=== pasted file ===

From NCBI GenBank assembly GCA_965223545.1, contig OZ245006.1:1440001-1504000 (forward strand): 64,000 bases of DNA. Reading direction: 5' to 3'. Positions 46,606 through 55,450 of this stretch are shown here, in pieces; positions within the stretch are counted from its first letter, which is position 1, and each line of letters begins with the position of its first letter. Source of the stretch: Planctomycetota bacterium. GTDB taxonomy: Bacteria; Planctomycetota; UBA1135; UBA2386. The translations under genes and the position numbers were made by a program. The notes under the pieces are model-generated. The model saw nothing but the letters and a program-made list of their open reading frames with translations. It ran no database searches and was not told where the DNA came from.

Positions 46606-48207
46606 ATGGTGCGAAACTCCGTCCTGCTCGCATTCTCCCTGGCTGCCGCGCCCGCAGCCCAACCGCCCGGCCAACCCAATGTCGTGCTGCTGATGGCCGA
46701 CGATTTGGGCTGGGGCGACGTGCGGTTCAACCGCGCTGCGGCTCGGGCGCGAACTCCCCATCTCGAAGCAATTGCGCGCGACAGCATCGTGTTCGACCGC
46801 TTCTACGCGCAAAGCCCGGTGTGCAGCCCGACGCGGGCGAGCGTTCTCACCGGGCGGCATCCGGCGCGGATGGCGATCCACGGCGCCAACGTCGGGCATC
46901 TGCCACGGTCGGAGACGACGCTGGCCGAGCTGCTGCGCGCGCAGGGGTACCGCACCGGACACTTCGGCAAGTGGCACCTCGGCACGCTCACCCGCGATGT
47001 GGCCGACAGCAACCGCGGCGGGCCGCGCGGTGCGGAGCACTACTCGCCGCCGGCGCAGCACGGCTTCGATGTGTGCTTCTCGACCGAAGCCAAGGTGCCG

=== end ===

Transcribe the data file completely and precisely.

From NCBI GenBank assembly GCA_965223545.1, contig OZ245006.1:1440001-1504000 (forward strand): 64,000 bases of DNA. Reading direction: 5' to 3'. Positions 46,606 through 55,450 of this stretch are shown here, in pieces; positions within the stretch are counted from its first letter, which is position 1, and each line of letters begins with the position of its first letter. Source of the stretch: Planctomycetota bacterium. GTDB taxonomy: Bacteria; Planctomycetota; UBA1135; UBA2386. The translations under genes and the position numbers were made by a program. The notes under the pieces are model-generated. The model saw nothing but the letters and a program-made list of their open reading frames with translations. It ran no database searches and was not told where the DNA came from.

Positions 46606-48207
46606 ATGGTGCGAAACTCCGTCCTGCTCGCATTCTCCCTGGCTGCCGCGCCCGCAGCCCAACCGCCCGGCCAACCCAATGTCGTGCTGCTGATGGCCGA
46701 CGATTTGGGCTGGGGCGACGTGCGGTTCAACCGCGCTGCGGCTCGGGCGCGAACTCCCCATCTCGAAGCAATTGCGCGCGACAGCATCGTGTTCGACCGC
46801 TTCTACGCGCAAAGCCCGGTGTGCAGCCCGACGCGGGCGAGCGTTCTCACCGGGCGGCATCCGGCGCGGATGGCGATCCACGGCGCCAACGTCGGGCATC
46901 TGCCACGGTCGGAGACGACGCTGGCCGAGCTGCTGCGCGCGCAGGGGTACCGCACCGGACACTTCGGCAAGTGGCACCTCGGCACGCTCACCCGCGATGT
47001 GGCCGACAGCAACCGCGGCGGGCCGCGCGGTGCGGAGCACTACTCGCCGCCGGCGCAGCACGGCTTCGATGTGTGCTTCTCGACCGAAGCCAAGGTGCCG